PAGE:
term_val = np.mean(term_signs) * w['weight']
cost_value += term_val

return -cost_value


Now if you run qaoa_circuit with a certain set of values for your placeholders you can use estimate_expectation to calculate the expectation value of the cost function for the circuit:

[20]:

alpha_value = np.pi / 4
beta_value = np.pi / 2
sim = cirq.Simulator()
sample_results = sim.sample(qaoa_circuit, params={alpha: alpha_value, beta: beta_value}, repetitions=20000)
print(f'Alpha={alpha_value} Beta={beta_value}')
print(f'Estimated cost: {estimate_cost(working_graph, sample_results)}')

Alpha=0.7853981633974483 Beta=1.5707963267948966
Estimated cost: -1.2681320000000003


## 4. Outer loop optimization¶

There are lots of different techniques to choose parameters for qaoa_circuit. When there are only two parameters you can keep things simple and sweep over incremental pairings using np.linspace and track the minimum value you’ve found along the way.

[ ]:

grid_size = 5
exp_values = np.empty((grid_size, grid_size))
par_values = np.empty((grid_size, grid_size, 2))
for i, alpha_value in enumerate(np.linspace(0, 2*np.pi, grid_size)):
for j, beta_value in enumerate(np.linspace(0, 2*np.pi, grid_size)):
samples = sim.sample(
qaoa_circuit,
params={alpha: alpha_value, beta: beta_value},
repetitions=20000)
exp_values[i][j] = estimate_cost(working_graph, samples)
par_values[i][j] = alpha_value, beta_value


You can also examine the cost function values w.r.t $$\alpha$$ and $$\beta$$:

[22]:

plt.title('Heamap of QAOA Cost Function Value')
plt.xlabel(r'$\alpha$')
plt.ylabel(r'$\beta$')
plt.imshow(exp_values)

[22]:

<matplotlib.image.AxesImage at 0x7fadd136c5f8>


## 5. Compare cuts¶

Since you are going to be comparing graph cuts in working_graph a helper function to draw them and print their the size would be useful:

[23]:

def output_cut(S_partition):
"""Plot and output the graph cut information."""

# Generate the colors.
coloring = []
for node in working_graph:
if node in S_partition:
coloring.append('blue')
else:
coloring.append('red')

# Get the weights
edges = working_graph.edges(data=True)
weights = [w['weight'] for (u,v, w) in edges]

nx.draw_circular(
working_graph,
node_color=coloring,
node_size=1000,
with_labels=True,
width=weights)
plt.show()
size = nx.cut_size(working_graph, S_partition, weight='weight')
print(f'Cut size:{size}')

# Test with the empty S and all nodes placed in T.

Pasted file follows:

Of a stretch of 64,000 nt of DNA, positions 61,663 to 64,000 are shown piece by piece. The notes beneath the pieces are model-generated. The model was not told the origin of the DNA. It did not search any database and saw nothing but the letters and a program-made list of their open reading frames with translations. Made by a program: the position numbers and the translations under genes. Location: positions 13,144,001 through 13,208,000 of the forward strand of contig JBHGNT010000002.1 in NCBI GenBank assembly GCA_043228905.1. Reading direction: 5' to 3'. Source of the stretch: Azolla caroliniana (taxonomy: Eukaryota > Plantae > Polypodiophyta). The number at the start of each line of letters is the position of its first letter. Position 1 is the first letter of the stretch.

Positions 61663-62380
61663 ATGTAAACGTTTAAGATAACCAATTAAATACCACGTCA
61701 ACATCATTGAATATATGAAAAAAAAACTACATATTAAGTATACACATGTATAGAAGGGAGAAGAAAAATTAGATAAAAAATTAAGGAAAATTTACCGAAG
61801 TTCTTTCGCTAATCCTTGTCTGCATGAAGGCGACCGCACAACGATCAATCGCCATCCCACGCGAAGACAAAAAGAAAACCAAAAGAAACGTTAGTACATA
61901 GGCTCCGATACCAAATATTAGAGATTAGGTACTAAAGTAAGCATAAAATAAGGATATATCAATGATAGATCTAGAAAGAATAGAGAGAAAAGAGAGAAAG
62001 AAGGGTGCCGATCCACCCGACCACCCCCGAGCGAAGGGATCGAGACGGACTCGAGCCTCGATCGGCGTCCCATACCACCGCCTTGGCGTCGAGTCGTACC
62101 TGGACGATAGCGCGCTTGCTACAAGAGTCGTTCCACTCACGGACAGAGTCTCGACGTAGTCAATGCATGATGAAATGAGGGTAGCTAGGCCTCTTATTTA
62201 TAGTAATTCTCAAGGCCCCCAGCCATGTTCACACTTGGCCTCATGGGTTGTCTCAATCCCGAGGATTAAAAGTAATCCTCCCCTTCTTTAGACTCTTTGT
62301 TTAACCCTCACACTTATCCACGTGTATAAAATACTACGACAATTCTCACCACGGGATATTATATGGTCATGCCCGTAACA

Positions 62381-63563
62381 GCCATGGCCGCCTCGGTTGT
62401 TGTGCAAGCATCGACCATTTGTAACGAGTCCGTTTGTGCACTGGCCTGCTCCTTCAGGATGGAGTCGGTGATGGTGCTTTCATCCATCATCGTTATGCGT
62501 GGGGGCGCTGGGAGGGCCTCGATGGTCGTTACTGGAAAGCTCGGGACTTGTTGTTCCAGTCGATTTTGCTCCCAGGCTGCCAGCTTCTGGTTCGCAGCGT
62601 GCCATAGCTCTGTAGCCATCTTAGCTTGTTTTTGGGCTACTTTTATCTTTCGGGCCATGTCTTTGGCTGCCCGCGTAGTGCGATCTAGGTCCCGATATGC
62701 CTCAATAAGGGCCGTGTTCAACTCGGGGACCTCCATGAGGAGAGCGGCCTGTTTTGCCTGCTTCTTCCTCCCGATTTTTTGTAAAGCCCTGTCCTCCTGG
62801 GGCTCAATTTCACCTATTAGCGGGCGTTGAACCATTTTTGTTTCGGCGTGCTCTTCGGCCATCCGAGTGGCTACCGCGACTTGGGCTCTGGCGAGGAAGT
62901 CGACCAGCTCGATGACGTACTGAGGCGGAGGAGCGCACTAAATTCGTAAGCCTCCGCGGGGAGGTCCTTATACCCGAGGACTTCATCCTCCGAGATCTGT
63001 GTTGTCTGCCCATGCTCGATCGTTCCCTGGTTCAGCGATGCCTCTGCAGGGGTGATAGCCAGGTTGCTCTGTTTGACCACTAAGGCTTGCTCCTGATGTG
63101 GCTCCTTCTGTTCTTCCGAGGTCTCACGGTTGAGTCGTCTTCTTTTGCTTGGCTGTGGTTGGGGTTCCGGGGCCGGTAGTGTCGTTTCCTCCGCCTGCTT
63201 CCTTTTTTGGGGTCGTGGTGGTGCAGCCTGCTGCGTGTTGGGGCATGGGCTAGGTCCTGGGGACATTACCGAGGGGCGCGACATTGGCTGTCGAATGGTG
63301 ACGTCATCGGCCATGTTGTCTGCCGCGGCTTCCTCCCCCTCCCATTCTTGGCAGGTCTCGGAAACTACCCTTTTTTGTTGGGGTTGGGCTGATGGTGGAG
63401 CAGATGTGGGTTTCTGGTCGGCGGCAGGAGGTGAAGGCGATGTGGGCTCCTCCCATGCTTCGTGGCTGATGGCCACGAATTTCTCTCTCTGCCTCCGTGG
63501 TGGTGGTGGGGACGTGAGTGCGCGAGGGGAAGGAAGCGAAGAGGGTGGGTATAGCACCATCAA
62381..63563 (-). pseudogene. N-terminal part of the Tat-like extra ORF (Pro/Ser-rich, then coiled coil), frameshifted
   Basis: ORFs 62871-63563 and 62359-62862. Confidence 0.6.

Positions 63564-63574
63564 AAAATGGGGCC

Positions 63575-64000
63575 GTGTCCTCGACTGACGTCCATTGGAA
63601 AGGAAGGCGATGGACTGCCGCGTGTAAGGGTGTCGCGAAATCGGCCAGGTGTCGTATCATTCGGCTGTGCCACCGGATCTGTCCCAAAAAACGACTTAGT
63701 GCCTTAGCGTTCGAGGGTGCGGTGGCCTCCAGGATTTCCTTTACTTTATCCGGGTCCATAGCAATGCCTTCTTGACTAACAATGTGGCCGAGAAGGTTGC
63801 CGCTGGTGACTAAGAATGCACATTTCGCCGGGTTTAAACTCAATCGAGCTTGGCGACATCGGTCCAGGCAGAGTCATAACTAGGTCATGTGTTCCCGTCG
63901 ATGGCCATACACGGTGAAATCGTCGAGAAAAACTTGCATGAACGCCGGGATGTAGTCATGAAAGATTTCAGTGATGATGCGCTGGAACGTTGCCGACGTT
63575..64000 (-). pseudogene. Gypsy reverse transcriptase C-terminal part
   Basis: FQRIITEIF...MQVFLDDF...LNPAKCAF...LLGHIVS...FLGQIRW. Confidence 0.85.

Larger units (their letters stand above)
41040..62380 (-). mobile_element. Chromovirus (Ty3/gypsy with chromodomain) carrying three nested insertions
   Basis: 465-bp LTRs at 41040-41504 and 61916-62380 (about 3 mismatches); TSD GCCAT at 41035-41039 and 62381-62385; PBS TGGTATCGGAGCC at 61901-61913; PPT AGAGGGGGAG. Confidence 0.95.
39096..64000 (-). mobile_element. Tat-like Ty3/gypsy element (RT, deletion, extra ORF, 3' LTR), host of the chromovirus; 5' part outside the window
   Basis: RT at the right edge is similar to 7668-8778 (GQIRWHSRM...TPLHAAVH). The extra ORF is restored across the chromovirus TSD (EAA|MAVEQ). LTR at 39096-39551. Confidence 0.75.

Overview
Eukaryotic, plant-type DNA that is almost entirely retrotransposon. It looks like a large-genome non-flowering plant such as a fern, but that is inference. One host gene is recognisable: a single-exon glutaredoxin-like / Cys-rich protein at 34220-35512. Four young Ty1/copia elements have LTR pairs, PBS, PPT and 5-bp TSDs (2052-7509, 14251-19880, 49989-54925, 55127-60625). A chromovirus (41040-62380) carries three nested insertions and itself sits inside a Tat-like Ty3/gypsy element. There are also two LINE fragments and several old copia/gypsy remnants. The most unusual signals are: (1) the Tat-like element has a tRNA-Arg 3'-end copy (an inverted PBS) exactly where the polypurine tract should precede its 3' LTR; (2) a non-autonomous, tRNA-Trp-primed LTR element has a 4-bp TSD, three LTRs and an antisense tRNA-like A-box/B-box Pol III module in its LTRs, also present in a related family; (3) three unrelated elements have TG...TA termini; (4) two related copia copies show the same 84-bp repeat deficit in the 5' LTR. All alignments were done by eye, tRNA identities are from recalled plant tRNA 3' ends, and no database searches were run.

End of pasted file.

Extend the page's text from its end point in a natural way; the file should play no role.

output_cut([])

/usr/local/lib/python3.6/dist-packages/networkx/drawing/nx_pylab.py:579: MatplotlibDeprecationWarning:
The iterable function was deprecated in Matplotlib 3.1 and will be removed in 3.3. Use np.iterable instead.
if not cb.iterable(width):

Cut size:0


To get cuts using the QAOA you will first need to extract the best control parameters you found during your sweep:

[24]:

best_exp_index = np.unravel_index(np.argmax(exp_values), exp_values.shape)
best_parameters = par_values[best_exp_index]
print(f'Best control parameters:{best_parameters}')

Best control parameters:[3.14159265 6.28318531]


Each bitstring can be seen as a candidate cut in your graph. The qubits that measured 0 correspond to that qubit being in one cut partition and a qubit that measured to 1 corresponds to that qubit being in the other cut partition. Now that you’ve found good parameters for your circuit, you can just sample some bistrings, iterate over them and pick the one that gives the best cut:

[ ]:

# Number of candidate cuts to sample.
num_cuts = 100
candidate_cuts = sim.sample(
qaoa_circuit,
params={alpha: best_parameters[0], beta: best_parameters[1]},
repetitions=num_cuts)

# Variables to store best cut partitions and cut size.
best_qaoa_S_partition = set()
best_qaoa_T_partition = set()
best_qaoa_cut_size = -9999

# Analyze each candidate cut.
for i in range(num_cuts):
candidate = candidate_cuts.iloc[i]
one_qubits = set(candidate[candidate==1].index)
S_partition = set()
T_partition = set()
for node in working_graph:
if str(node) in one_qubits:
# If a one was measured add node to S partition.
else:
# Otherwise a zero was measured so add to T partition.

cut_size = nx.cut_size(
working_graph, S_partition, T_partition, weight='weight')

# If you found a better cut update best_qaoa_cut variables.
if cut_size > best_qaoa_cut_size:
best_qaoa_cut_size = cut_size
best_qaoa_S_partition = S_partition
best_qaoa_T_partition = T_partition


The QAOA is known to do just a little better better than random guessing for Max-Cut on 3-regular graphs at p=1. You can use very similar logic to the code above, but now instead of relying on the QAOA to decied your S_partition and T_partition you can just pick then randomly:

[ ]:

import random

best_random_S_partition = set()
best_random_T_partition = set()
best_random_cut_size = -9999

# Randomly build candidate sets.
for i in range(num_cuts):
S_partition = set()
T_partition = set()
for node in working_graph:
if random.random() > 0.5:
else:

cut_size = nx.cut_size(
working_graph, S_partition, T_partition, weight='weight')

# If you found a better cut update best_random_cut variables.
if cut_size > best_random_cut_size:
best_random_cut_size = cut_size
best_random_S_partition = S_partition
best_random_T_partition = T_partition

[27]:

print('-----QAOA-----')
output_cut(best_qaoa_S_partition)

print('-----RANDOM-----')
output_cut(best_random_S_partition)

-----QAOA-----

/usr/local/lib/python3.6/dist-packages/networkx/drawing/nx_pylab.py:579: MatplotlibDeprecationWarning:
The iterable function was deprecated in Matplotlib 3.1 and will be removed in 3.3. Use np.iterable instead.
if not cb.iterable(width):

Cut size:29.93
-----RANDOM-----

Cut size:32.809999999999995